Machine Design
Gear-maker’s components take a ride on a Martian rover

Gear-maker’s components take a ride on a Martian rover

When Aeroflex, Plainview, N. Y., needed a manufacturing company to handle the gear-making chores for Curiosity, the next Martian rover, it called on Forest City Gear, Roscoe, Ill. The company had successfully provided most of the gears and some of the other hardware on Spirit and Opportunity, two rovers that landed on Mars in 2004. Despite being designed for 90-day missions, both rovers were so durable that Spirit just stopped transmitting last year, and Opportunity is still functioning.

Aeroflex had Forest City hob, crown, shape, and finish all the drive gears, gearboxes, planetary gears, and wheel assemblies, as well as several spur, helical, and spline gears. Almost all the parts had to be made of exotic high-strength, lowweight materials.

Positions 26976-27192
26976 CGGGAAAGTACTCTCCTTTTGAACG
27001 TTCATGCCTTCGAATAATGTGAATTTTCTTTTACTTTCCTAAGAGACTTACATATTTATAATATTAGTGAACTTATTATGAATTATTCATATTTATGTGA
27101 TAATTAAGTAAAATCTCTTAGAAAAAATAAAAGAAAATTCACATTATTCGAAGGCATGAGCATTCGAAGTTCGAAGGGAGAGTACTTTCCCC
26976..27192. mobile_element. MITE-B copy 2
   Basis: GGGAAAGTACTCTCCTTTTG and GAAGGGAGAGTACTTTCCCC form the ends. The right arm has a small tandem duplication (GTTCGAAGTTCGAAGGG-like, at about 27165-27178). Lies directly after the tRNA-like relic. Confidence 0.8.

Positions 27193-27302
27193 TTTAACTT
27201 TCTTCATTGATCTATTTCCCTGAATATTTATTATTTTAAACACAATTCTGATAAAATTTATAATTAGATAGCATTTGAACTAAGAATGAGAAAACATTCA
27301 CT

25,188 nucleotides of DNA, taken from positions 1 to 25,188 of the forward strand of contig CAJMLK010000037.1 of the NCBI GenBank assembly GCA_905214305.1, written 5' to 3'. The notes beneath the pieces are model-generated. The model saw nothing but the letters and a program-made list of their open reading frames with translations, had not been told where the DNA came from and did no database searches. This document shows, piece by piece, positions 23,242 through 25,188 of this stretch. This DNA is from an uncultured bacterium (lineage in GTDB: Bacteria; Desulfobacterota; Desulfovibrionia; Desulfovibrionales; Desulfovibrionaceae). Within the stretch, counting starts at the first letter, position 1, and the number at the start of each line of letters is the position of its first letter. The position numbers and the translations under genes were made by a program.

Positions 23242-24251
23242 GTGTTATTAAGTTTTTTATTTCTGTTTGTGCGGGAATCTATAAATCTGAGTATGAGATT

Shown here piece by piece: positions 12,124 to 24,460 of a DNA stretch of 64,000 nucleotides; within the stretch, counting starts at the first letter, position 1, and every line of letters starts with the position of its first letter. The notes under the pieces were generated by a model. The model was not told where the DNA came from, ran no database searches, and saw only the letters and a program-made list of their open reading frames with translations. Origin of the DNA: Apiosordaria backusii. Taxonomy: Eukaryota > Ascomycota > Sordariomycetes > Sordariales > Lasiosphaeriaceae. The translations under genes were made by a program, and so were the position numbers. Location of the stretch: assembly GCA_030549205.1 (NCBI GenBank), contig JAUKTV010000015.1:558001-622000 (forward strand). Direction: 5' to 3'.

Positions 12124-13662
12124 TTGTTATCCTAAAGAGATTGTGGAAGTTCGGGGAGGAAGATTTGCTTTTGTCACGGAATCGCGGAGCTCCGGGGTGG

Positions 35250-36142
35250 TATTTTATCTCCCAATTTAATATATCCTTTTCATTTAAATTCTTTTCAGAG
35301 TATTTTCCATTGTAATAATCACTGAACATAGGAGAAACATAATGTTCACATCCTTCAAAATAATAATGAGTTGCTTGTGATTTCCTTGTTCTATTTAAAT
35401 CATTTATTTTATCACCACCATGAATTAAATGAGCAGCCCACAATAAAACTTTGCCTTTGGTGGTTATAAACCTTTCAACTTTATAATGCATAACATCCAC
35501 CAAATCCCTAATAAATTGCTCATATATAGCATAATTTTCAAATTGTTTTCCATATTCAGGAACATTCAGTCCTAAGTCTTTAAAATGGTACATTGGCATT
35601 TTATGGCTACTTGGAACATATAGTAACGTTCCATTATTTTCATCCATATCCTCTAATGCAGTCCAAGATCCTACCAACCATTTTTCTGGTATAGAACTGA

Aeroflex needed gears made to AGMA 13 levels, a quality-level equivalent to ISO or DIN 5. For comparison, many gear companies consider AGMA 10 to be high quality, and there is no level higher than AGMA 15. There are several considerations when making gears and assemblies of this quality. The first is to have enough gear-making technology on the shop floor.

Aeroflex demanded that all parts Forest City Gear be 100% inspected. So Forest City Gear devised a software program that made it easier to process the large data files such a task generated. Aeroflex was so impressed with the results that it used that documentation in its quality-assurance program with NASA’s Jet Propulsion Lab, Pasadena, Calif., the facility that designed and assembled Curiosity.

© 2011 Penton Media, Inc.

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